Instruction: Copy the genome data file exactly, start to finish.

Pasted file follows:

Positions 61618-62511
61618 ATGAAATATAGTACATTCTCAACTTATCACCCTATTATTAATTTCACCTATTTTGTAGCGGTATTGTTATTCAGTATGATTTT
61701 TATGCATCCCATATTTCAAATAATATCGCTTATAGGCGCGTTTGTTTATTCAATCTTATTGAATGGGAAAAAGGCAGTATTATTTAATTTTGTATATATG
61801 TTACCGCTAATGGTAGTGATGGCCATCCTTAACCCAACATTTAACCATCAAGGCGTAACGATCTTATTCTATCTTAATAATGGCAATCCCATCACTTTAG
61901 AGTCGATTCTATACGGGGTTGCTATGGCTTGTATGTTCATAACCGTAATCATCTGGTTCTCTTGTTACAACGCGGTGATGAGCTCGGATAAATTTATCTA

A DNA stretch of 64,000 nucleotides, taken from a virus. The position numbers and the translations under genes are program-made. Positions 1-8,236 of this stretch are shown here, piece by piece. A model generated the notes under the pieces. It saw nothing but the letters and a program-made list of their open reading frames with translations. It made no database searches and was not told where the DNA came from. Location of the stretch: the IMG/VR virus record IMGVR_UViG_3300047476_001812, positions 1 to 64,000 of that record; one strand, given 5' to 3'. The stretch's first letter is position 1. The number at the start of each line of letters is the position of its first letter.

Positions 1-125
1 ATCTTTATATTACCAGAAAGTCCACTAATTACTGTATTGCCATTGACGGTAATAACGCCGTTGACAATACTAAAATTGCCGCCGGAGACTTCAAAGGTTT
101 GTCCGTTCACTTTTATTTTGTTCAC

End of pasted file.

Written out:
Positions 61618-62511
61618 ATGAAATATAGTACATTCTCAACTTATCACCCTATTATTAATTTCACCTATTTTGTAGCGGTATTGTTATTCAGTATGATTTT
61701 TATGCATCCCATATTTCAAATAATATCGCTTATAGGCGCGTTTGTTTATTCAATCTTATTGAATGGGAAAAAGGCAGTATTATTTAATTTTGTATATATG
61801 TTACCGCTAATGGTAGTGATGGCCATCCTTAACCCAACATTTAACCATCAAGGCGTAACGATCTTATTCTATCTTAATAATGGCAATCCCATCACTTTAG
61901 AGTCGATTCTATACGGGGTTGCTATGGCTTGTATGTTCATAACCGTAATCATCTGGTTCTCTTGTTACAACGCGGTGATGAGCTCGGATAAATTTATCTA

A DNA stretch of 64,000 nucleotides, taken from a virus. The position numbers and the translations under genes are program-made. Positions 1-8,236 of this stretch are shown here, piece by piece. A model generated the notes under the pieces. It saw nothing but the letters and a program-made list of their open reading frames with translations. It made no database searches and was not told where the DNA came from. Location of the stretch: the IMG/VR virus record IMGVR_UViG_3300047476_001812, positions 1 to 64,000 of that record; one strand, given 5' to 3'. The stretch's first letter is position 1. The number at the start of each line of letters is the position of its first letter.

Positions 1-125
1 ATCTTTATATTACCAGAAAGTCCACTAATTACTGTATTGCCATTGACGGTAATAACGCCGTTGACAATACTAAAATTGCCGCCGGAGACTTCAAAGGTTT
101 GTCCGTTCACTTTTATTTTGTTCAC